Influence of COVID-19 virus on stress level in population groups with different status and characteristics of employment (full text in pdf)
Aleksandar Zunjic1,a, Dusan Stojkovic1,b, Svetlana Čičević2,c, Aleksandar Trifunović2,d, Xiao-Guang Yue3,e
1University of Belgrade, Faculty of Mechanical Engineering, Belgrade, Serbia
2University of Belgrade, Faculty of Transport and Traffic Engineering, Belgrade, Serbia
3Rattanakosin International College of Creative Entrepreneurship, Rajamangala University of Technology, Rattanakosin, Thailand
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AbstractSocietal safety measures that have been used to prevent infections spreading, when too strict or prolonged, can have negative consequences, among which disruption of economy and income or jobs loss are the most severe. Certain research also suggests that the psychological footprint of COVID‐19 probably will be more substantial than the medical footprint. Psychological responses, especially anxiety and fear, are important factors for an individual’s behaviors. COVID stress syndrome is a complex phenomenon involving various types of fears. Fear and anxiety-related behaviors relating to the coronavirus pandemic was assessed with the newly developed multifactorial questionnaire, COVID Stress Scales (CSS). The focus of this study was to examine the relationship, if there any, between employment status and COVID‐19‐related experiences of stress. High perceived stress levels were associated with employment in companies with a majority share of private capital and with being retired, while unemployed participants and employed students seemed to be at least anxious. CSS could be valuable for health practitioners, policymakers and other researchers as a tool for determining who are at higher risk of psychosocial issues, in order to mitigate the impact of the pandemic on mental health and to tailor ergonomics interventions.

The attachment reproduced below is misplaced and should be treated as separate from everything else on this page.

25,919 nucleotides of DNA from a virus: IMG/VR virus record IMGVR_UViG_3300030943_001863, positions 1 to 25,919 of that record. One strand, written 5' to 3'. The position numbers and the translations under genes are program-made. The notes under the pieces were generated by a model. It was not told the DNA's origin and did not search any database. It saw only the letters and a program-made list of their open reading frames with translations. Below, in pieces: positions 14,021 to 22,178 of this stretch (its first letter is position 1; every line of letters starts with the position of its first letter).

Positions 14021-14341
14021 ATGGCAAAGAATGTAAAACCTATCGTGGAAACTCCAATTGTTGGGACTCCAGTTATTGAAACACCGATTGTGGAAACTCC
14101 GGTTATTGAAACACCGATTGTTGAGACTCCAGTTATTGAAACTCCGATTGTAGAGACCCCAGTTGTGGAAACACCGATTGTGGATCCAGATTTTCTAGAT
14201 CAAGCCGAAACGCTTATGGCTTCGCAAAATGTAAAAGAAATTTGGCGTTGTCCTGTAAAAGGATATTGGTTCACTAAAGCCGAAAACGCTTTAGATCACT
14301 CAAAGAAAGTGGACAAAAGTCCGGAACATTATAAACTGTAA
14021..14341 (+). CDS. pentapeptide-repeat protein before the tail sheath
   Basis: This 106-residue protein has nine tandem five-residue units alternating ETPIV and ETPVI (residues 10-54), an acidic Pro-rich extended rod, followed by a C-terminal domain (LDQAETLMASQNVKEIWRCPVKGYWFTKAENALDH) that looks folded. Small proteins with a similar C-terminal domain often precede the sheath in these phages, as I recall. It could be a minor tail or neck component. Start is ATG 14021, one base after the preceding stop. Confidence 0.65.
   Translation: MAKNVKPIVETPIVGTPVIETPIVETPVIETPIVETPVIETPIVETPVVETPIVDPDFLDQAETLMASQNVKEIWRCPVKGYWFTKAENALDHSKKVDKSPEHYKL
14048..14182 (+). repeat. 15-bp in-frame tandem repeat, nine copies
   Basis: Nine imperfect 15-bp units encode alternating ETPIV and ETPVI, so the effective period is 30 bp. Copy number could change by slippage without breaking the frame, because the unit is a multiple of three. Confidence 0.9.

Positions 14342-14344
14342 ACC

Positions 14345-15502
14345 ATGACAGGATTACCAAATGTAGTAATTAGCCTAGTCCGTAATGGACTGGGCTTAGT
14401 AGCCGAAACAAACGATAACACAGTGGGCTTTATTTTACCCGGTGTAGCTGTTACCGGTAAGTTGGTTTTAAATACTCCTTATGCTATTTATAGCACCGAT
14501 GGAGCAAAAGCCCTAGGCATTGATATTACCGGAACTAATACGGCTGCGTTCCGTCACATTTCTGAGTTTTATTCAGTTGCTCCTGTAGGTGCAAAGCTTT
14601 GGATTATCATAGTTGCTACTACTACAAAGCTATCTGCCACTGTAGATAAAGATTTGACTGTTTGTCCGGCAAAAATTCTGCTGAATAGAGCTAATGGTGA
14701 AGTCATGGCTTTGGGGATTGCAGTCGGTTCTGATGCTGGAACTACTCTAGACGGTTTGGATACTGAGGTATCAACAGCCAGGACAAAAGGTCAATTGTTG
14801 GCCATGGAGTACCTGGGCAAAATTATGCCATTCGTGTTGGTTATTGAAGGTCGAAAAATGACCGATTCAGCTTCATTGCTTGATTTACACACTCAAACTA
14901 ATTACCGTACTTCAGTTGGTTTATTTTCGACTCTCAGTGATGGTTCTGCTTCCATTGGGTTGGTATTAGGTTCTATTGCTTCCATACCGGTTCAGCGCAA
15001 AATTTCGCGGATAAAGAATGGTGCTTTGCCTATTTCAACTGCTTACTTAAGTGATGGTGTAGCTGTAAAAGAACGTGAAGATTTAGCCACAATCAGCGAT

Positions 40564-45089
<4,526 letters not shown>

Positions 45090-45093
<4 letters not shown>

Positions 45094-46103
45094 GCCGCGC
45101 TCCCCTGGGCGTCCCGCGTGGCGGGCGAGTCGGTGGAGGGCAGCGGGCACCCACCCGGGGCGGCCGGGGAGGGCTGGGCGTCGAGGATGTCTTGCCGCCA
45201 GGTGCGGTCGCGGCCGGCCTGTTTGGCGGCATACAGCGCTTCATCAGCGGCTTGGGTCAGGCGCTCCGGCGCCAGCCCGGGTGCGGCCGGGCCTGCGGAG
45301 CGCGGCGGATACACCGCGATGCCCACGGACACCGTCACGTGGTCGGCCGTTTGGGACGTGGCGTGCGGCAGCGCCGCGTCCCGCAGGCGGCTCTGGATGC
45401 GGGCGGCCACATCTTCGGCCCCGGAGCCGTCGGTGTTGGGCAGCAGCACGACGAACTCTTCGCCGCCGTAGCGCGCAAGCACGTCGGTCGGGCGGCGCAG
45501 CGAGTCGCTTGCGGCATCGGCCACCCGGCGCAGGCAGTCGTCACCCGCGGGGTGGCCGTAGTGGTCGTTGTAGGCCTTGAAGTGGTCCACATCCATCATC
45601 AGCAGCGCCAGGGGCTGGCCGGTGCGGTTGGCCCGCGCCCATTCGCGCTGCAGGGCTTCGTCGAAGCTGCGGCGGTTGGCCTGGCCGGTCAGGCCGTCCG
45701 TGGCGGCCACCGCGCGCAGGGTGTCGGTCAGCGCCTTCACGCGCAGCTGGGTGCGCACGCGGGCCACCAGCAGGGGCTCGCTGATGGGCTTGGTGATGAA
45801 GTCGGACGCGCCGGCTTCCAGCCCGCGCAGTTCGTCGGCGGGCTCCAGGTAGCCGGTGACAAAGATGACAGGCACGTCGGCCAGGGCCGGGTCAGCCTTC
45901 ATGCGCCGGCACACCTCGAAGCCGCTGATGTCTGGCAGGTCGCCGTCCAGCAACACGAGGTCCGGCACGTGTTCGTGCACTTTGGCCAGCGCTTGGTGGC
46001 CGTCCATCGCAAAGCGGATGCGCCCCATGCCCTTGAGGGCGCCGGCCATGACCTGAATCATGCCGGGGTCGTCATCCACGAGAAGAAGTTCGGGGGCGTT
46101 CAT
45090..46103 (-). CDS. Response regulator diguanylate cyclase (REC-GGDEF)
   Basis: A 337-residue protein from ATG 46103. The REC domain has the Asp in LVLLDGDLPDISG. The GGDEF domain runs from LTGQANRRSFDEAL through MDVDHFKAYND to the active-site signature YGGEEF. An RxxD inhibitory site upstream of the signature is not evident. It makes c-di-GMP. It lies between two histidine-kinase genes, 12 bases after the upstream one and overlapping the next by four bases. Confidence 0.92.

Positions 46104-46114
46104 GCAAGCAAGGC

Keywords: COVID-19; pandemic; stress; employment status.